Church Micro 3809...Bratton
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Church Micro 3809...Bratton You are looking for a small 50ml camo container! not placed in church yard.
Baptist Church, Bratton n 1662 a visitation at Erlestoke found that families from Erlestoke and Bratton were holding Baptist meetings and refusing to have infants baptised. These meetings would have been in private houses and although a Baptist Church was listed at Erlestoke in 1686 there was no chapel building and meetings continued in licensed private houses under a minister. The church contained members at both Erlestoke and Bratton but membership at Erlestoke must have been declinining by the 1730s as it was decided to build a meeting house at Bratton.This project, led by the Whitakers and other Bratton families was completed in 1734 and the meeting house, measuring 30 feet by 20 feet, was certified for use on 16th July 1734. Membership from the two villages was 30 in 1736, rising to 39, but had dropped to 27 in 1740. The number increased to 35 in 1742 and the Baptist cause here was helped by a series of long-serving ministers. Congregation numbers would have been substantially higher than membership. The Erlestoke branch of the church seems to have faded in the 1750s and by 1761 only Bratton is mentioned. From the early days the baptism of adults took place in the Stradbrook and this continued until the 1860s. In the latter half of the 18th century there was a period of stagnation nationally in Baptist churches but there was reasonable activity at Bratton. A new chapel roof was needed and this was supplied at a cost of £62, the money being supplied by 23 subscribers, nearly all the members, through three appeals. Both membership and congregation increased between 1777 and 1797 and the meeting house, with no galleries, now proved to be too small. In 1784 a vestry was built while in 1786 the chapel was enlarged by 12 feet at the back of the building on land that had been given to the church. The congregation paid £177 for the extension and in 1790 bought more land next to the chapel. Between 1799 and 1807 the meeting room yard was enlarged and a manse built clost to the chapel. A front gallery was built in 1807, new doors provided and the chapel repaired and painted. A schoolroom was built in 1818 at the west end of the chapel at a cost of £262, while a burying ground was added to the site. This is indicative of the surge of interest in non-conformist worship in the 19th century and in Bratton the membership rose from 79 in 1812 to 157 in 1837. In 1832 there were 110 Sunday School children. From 1849 to 1871 the church was served by the Rev. Hugh Anderson and 200 people atteded his leaving party.In 1858 the roof was raised by four feet and a ceiling inserted and the galleries, pews and pulpit were renewed. Work was also carried out on the schoolrooms, lecture room, and vestry and in total £800 was spent. The schoolrooms to the west of the church, accommodating the British Day School, were enlarged by 10 feet in length in 1874. Membership peaked at 206 in 1883 (a figure equalled in 1911) and from 1884 they had a new American organ to accompany their singing. In 1907 the church acted to save Baptist worship in nearby Great Cheverell after the vicar there had bought the old chapel to end non-conformist worship in the village. A new chapel was built, funded from Bratton. However in Bratton itself there was a spirit of good fellowship between Baptists and Anglicans. After the First World World War membership dropped, partly owing to the agricultural depression, although there were still 154 members in 1924. To compensate for this decline many organisations, such as the Band of Hope, Boys' and Girls' Life Brigades, and aYoung People's Meeting, were established in the first part of the 20th century. The church still had 70 members in 1946 but numbers slowly dropped and there were only 44 in 1961; 12 of these at Great Cheverell. However the church has survived this decline and prospered again.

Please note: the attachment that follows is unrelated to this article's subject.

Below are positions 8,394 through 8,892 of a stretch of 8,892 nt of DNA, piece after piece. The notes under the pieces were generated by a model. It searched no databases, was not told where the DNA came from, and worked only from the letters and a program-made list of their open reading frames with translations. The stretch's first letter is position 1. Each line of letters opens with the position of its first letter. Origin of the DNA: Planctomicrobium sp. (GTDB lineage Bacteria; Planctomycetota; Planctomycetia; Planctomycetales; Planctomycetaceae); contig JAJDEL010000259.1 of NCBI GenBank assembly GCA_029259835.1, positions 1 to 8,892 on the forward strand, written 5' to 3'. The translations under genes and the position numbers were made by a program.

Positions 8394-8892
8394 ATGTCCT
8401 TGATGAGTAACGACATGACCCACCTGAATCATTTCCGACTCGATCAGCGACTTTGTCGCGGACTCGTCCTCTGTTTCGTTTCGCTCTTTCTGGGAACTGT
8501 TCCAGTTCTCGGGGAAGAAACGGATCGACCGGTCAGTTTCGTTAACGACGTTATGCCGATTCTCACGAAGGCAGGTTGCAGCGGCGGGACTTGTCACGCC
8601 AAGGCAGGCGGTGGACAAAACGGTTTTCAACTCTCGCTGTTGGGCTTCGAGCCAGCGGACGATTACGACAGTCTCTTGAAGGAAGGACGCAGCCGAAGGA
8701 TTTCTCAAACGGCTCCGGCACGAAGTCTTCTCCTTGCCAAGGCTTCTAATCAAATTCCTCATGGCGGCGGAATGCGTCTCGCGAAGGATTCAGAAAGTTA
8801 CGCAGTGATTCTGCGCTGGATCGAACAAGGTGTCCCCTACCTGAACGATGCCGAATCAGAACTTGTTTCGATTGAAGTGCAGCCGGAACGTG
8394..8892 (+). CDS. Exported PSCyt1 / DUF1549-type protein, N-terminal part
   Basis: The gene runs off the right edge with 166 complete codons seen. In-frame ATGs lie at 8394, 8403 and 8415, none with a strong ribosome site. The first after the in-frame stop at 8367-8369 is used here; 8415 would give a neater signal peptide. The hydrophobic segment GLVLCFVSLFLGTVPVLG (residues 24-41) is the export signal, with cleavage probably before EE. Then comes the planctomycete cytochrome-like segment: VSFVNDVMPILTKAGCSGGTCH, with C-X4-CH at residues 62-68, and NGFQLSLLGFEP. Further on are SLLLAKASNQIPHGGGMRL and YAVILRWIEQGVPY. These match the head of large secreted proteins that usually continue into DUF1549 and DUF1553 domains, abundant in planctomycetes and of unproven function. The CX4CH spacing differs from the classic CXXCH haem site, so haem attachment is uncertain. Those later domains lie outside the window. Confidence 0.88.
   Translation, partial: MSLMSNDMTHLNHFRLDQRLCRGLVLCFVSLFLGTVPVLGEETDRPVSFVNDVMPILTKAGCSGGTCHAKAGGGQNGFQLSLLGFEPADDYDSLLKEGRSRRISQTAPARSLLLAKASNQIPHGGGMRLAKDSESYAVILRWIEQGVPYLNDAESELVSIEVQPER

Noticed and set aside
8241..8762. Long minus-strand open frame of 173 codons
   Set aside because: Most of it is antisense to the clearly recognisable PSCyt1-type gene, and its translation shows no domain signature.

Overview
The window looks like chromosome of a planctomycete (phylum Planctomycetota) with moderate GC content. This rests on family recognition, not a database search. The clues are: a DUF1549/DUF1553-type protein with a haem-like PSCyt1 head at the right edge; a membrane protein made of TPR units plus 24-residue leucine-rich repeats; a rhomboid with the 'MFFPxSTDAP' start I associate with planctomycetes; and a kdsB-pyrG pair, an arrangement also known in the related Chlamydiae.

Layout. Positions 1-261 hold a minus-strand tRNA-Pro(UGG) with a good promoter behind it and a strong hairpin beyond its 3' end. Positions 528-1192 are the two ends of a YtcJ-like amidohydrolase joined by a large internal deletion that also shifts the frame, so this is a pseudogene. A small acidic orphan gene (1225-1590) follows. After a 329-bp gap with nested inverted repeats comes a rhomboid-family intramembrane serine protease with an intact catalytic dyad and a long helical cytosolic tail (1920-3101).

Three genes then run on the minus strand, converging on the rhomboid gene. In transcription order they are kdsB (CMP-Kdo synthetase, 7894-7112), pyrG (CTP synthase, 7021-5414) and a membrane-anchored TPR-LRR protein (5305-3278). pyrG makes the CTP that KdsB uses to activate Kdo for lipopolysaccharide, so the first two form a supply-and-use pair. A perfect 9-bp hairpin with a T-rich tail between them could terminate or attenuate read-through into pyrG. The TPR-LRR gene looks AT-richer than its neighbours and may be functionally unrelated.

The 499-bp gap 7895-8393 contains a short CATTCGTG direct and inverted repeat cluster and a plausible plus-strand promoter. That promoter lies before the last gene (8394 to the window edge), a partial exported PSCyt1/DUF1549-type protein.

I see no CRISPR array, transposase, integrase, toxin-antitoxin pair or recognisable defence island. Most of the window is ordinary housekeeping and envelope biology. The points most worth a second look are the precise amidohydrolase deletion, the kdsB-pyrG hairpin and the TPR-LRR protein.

If anybody would like to expand to this series please do, I would just ask that you could let Sadexploration know first so he can keep track of the Church numbers and names to avoid duplication
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Coordinates are in the WGS84 datum